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China hits back at cancelled WTA tennis events over missing player Peng Shuai

·2-min read

China said it rejected politicisation of sports Thursday after the head of the global Women's Tennis Association (WTA) announced that all tournaments in China would be suspended amid concerns over the safety of doubles champoion Peng Shuai.

Peng disappeared from public view after accusing former vice premier Zhang Gaoli of sexual assault in a social media post on 2 November. The post was quickly taken down by Chinese authorities.

WTA President and CEO Steve Simon said the suspension of tournaments in China could extend beyond 2022, adding the body may also halt tournaments in Hong Kong. The decision came with the backing of the WTA board of directors, players and tournament sponsors.

Chinese Foreign Ministry spokesperson Wang Wenbin told a daily news briefing in Beijing that Beijing was "always firmly opposed to acts that politicise sports".

Strongest public stand

The decision is the strongest public stand against China taken by a sports body, and one that could cost the WTA millions.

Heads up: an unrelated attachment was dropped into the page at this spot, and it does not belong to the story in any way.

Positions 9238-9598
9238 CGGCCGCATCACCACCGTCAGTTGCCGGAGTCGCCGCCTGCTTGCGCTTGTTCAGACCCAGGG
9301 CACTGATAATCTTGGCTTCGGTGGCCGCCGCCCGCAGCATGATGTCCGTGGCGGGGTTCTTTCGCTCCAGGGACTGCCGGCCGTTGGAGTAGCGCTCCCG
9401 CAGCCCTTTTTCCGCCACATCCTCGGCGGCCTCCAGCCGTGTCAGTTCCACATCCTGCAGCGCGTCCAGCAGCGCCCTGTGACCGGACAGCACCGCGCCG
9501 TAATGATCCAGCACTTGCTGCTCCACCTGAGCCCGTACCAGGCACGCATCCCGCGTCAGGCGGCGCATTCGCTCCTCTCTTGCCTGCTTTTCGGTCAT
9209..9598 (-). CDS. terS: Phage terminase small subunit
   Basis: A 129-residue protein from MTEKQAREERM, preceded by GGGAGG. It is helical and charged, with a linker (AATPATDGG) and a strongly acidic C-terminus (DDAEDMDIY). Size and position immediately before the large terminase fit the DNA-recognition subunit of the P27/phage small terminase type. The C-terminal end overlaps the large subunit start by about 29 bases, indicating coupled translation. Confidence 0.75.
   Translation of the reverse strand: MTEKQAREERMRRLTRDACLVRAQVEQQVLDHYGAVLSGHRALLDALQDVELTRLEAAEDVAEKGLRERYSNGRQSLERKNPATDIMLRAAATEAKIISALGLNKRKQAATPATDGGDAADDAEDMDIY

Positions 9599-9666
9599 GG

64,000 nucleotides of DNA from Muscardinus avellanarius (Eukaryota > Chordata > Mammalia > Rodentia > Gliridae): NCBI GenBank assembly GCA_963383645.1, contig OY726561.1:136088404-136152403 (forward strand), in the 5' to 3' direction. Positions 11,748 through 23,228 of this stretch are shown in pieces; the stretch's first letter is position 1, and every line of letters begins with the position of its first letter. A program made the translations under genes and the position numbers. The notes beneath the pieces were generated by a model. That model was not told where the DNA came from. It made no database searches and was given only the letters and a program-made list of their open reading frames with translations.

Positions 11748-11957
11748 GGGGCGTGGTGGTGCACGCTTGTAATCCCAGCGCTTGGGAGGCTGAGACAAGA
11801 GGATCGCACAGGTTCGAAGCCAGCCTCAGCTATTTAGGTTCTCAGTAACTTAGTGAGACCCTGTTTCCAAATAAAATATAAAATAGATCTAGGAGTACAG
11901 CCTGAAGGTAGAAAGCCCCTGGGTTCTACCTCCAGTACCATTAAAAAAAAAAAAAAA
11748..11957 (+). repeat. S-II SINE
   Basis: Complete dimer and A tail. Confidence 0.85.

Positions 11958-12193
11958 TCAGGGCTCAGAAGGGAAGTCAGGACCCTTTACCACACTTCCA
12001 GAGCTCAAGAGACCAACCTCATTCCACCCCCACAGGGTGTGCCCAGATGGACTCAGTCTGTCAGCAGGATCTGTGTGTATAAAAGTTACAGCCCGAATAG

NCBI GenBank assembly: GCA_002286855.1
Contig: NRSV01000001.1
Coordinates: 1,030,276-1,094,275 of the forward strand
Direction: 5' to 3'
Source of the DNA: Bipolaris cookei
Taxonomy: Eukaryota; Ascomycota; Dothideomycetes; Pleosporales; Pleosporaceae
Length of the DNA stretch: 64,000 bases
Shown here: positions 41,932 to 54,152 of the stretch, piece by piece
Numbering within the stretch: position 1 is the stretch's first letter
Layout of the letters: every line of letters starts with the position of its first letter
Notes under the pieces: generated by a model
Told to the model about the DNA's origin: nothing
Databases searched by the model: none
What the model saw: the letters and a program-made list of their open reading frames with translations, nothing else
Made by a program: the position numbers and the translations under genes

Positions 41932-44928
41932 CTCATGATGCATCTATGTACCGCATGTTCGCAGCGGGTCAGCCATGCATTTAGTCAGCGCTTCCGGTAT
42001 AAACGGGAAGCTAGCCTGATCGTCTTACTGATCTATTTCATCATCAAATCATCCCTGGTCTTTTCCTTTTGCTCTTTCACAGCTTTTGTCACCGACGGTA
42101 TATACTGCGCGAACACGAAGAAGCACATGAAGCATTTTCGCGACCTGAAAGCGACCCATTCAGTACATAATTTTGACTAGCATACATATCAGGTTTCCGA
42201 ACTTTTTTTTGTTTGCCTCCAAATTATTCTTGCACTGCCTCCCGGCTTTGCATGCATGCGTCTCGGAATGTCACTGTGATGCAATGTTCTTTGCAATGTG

“Our approach to this and our request to the authorities are consistent and they’ll stay there," Simon told the Associated Press.

"We definitely would like to have our own discussion with Peng and be comfortable that she’s truly safe and free and has not been censored, intimidated or anything like that.

“The second element is that we want a full and transparent – without any level of censorship – investigation on the allegations that were made.”

Lucrative events

China typically hosts about 10 women’s tennis tournaments each year, including the prestigious season-ending WTA Finals, which are scheduled to be held there for a decade.

The nation is a source of billions of dollars in income for various sports entities based elsewhere, including the NBA, run out of New York, and the International Olympic Committee, whose headquarters are in Lausanne, Switzerland.

Simon said tournaments could still end up being staged in China if its government follows through with the WTA's requests.

If not, the events could be moved to other countries, as happened this year, when the tour’s Asian swing was called off because of Covid-19 concerns and the WTA Finals were shifted to Guadalajara, Mexico.

(With AP)

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